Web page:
Amazon Fire Phone – What’s In For Business Users?

by Sohini Bagchi    Jun 19, 2014

fire phone

Amazon, the corporate major, that started out with books and soon venture into music, video, cloud computing and Kindle e-readers, is set to chart a new course in the history of technology. The company has recently launched its new Fire smartphone which according to Amazon CEO Jeff Bezos “seamlessly integrates with the Amazon Prime ecosystem and comes with a range of new nifty apps.” While the company tried matching up its features with its rivals Apple and Samsung, in doing so, it certainly could not ignore a key consumer segment -  the business users.

Read: Can Amazon Shake Up The Teeming Smartphone Market?

Here are some features of the new Amazon phone which can be used in the workplace and lure enterprise IT professionals.

Microsoft Exchange email: The new phone links to a corporate Microsoft Exchange email system using Microsoft’s ActiveSync tool for users to access Microsoft Outlook email, calendar, contacts etc. Not only will that help professionals sync their data, but will also ensure the phone meets corporate security policies. The phone also includes an OfficeSuite Viewer app so that business users can look at View Microsoft Office files like spreadsheets or PowerPoints, even though it cannot create them.

Security and encryption: According to reports, Fire has been equipped to encryption features, so that if the phone gets lost, hacked or stolen, no one can read your files. At the same time, it offers support for enterprise security software or Mobile Device Management (MDM), which can help IT professionals locate phones, remotely wipe them, add corporate apps and enforce passwords. Users can access their corporate network on Fire phone through secured user name and password, said a company statement.

Extra security: As many companies require extra passwords and security to access files and apps, Amazon is soon coming up with a feature for secure corporate network or VPN (virtual private network). According to a Business Insider report, the company is working on baking this feature into Fire. In the meantime, it is offering a selection of VPN apps from its app store, it says. Meanwhile, Amazon is including a feature known as “single sign-on” where you use one password to access all things on the corporate network that requires a password, it says.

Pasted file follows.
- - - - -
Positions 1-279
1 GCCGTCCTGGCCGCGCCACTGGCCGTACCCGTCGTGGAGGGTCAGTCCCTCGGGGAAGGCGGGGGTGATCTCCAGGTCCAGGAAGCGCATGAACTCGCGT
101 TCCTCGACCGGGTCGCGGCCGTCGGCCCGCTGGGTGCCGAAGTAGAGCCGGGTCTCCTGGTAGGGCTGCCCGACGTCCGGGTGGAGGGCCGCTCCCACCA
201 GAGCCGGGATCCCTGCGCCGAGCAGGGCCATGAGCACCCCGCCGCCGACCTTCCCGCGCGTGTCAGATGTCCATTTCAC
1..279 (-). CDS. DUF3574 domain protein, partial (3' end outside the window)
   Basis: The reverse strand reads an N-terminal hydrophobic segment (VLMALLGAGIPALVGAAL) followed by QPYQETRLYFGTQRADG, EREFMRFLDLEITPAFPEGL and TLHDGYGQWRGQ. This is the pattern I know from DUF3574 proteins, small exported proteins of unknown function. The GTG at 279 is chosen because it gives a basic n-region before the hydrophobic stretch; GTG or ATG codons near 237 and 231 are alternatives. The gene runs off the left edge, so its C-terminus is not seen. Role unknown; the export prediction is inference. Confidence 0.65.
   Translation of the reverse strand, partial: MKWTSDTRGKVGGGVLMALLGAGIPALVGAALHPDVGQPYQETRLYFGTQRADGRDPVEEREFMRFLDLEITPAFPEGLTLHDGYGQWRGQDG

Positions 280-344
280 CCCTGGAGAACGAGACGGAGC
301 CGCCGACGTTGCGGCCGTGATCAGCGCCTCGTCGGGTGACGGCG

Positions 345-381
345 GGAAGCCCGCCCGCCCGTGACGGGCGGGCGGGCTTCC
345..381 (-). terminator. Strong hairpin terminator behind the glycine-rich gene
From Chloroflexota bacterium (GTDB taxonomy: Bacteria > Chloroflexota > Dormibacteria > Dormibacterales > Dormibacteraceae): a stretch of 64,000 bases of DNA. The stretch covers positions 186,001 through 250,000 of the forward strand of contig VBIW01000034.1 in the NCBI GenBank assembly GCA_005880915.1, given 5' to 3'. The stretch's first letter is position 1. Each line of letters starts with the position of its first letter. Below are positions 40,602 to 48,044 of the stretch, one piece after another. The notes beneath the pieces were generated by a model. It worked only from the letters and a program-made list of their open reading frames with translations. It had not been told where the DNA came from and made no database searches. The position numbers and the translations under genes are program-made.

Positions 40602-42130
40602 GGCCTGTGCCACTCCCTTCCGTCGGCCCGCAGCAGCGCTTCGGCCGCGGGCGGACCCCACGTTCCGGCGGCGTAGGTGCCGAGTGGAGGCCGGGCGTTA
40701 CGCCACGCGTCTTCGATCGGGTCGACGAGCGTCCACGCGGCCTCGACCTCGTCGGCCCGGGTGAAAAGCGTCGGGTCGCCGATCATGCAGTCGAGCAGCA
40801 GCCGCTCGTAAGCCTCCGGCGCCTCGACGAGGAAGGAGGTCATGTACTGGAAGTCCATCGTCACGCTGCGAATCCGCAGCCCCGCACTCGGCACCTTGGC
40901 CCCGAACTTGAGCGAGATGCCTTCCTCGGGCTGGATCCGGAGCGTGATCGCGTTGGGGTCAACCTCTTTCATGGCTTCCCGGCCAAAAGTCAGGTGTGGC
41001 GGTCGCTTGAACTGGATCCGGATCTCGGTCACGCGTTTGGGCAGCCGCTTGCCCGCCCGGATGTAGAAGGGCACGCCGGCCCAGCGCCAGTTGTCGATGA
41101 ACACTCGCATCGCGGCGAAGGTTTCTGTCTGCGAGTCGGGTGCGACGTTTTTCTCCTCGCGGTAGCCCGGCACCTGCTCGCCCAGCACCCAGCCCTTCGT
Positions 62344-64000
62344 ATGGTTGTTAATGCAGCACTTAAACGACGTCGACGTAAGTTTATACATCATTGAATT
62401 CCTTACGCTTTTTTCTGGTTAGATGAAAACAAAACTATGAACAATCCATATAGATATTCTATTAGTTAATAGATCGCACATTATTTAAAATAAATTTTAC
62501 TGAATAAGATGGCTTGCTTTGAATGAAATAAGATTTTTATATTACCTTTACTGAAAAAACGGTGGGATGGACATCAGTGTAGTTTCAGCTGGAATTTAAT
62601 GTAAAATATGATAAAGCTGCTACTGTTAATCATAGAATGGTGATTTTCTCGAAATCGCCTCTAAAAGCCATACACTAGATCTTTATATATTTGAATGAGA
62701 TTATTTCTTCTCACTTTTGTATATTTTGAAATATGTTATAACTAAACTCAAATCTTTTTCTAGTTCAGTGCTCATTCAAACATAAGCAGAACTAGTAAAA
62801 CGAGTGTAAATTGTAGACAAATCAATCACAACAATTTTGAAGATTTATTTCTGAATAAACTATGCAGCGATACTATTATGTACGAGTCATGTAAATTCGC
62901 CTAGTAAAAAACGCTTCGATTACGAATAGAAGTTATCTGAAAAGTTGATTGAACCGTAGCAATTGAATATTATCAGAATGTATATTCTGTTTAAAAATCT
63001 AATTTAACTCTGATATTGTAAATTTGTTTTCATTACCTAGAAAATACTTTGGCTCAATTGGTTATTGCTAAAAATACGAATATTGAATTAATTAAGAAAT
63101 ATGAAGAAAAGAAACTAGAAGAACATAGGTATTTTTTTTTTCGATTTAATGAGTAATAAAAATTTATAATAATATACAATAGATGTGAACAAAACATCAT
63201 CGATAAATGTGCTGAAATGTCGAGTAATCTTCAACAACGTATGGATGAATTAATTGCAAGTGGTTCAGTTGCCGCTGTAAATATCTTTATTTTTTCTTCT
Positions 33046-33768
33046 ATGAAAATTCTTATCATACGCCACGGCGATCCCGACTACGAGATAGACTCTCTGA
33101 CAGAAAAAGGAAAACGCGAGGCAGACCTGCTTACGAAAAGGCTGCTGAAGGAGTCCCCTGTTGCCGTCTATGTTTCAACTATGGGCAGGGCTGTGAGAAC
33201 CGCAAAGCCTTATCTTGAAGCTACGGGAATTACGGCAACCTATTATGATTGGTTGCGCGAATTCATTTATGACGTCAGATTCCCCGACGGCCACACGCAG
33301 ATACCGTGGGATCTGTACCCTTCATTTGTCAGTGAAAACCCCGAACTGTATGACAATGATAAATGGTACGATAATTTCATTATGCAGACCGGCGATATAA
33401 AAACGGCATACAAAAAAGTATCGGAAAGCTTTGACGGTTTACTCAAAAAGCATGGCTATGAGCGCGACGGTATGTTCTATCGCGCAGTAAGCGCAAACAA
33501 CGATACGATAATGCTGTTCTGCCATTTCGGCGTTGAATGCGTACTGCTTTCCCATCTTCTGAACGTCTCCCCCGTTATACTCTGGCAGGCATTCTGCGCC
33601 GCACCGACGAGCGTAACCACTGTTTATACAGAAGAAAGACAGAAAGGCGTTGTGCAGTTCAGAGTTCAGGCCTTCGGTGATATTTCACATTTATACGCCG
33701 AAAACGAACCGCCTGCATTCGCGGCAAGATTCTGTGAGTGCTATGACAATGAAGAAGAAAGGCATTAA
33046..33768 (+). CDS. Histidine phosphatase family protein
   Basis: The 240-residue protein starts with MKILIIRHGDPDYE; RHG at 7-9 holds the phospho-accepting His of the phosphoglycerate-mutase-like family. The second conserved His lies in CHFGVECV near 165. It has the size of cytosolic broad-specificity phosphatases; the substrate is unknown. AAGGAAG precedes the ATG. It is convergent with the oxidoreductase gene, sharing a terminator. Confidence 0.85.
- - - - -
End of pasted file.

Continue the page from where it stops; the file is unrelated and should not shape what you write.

Enterprise app store: The Fire offers a new tool businesses can use to manage the Fire phone, which they can use this to add and remove books, files, and apps like a private app store. It is also working on getting popular business apps into its app store. This includes apps to take notes, scan documents, prepare invoices, and remote desktop from your tablet. It is already equipped with Free apps like Skype and GoToMeeting are available, too.

Despite these features, a Verge report states that In the first hour and a half of the launch presentation, Amazon CEO Jeff Bezos spent very little time showing off features that might be useful at work.

Technology reviewer Nancy Gohring mentions in CiteWorld that The phone runs the Silk browser, which Amazon created for the Kindle Fire. But Silk offers a woefully poor experience, making it unreliable for accessing Web apps that users might want for work. She believes the app store for the new Fire phone is also likely to underrepresent, like the Kindle Fire app store, which sadly lacks many apps that uses want, particularly for work purposes. Amazon will similarly struggle to build up a big enough app store to compete with the giant Apple and Android stores.

As Amazon enters a crowded market that is dominated by Android and Apple, it has to offer something totally different to stand out, say experts. Where big names like Microsoft and BlackBerry have struggled to make much of a dent, it needs to be seen how Amazon ignites the smartphone market with its new Fire Phone.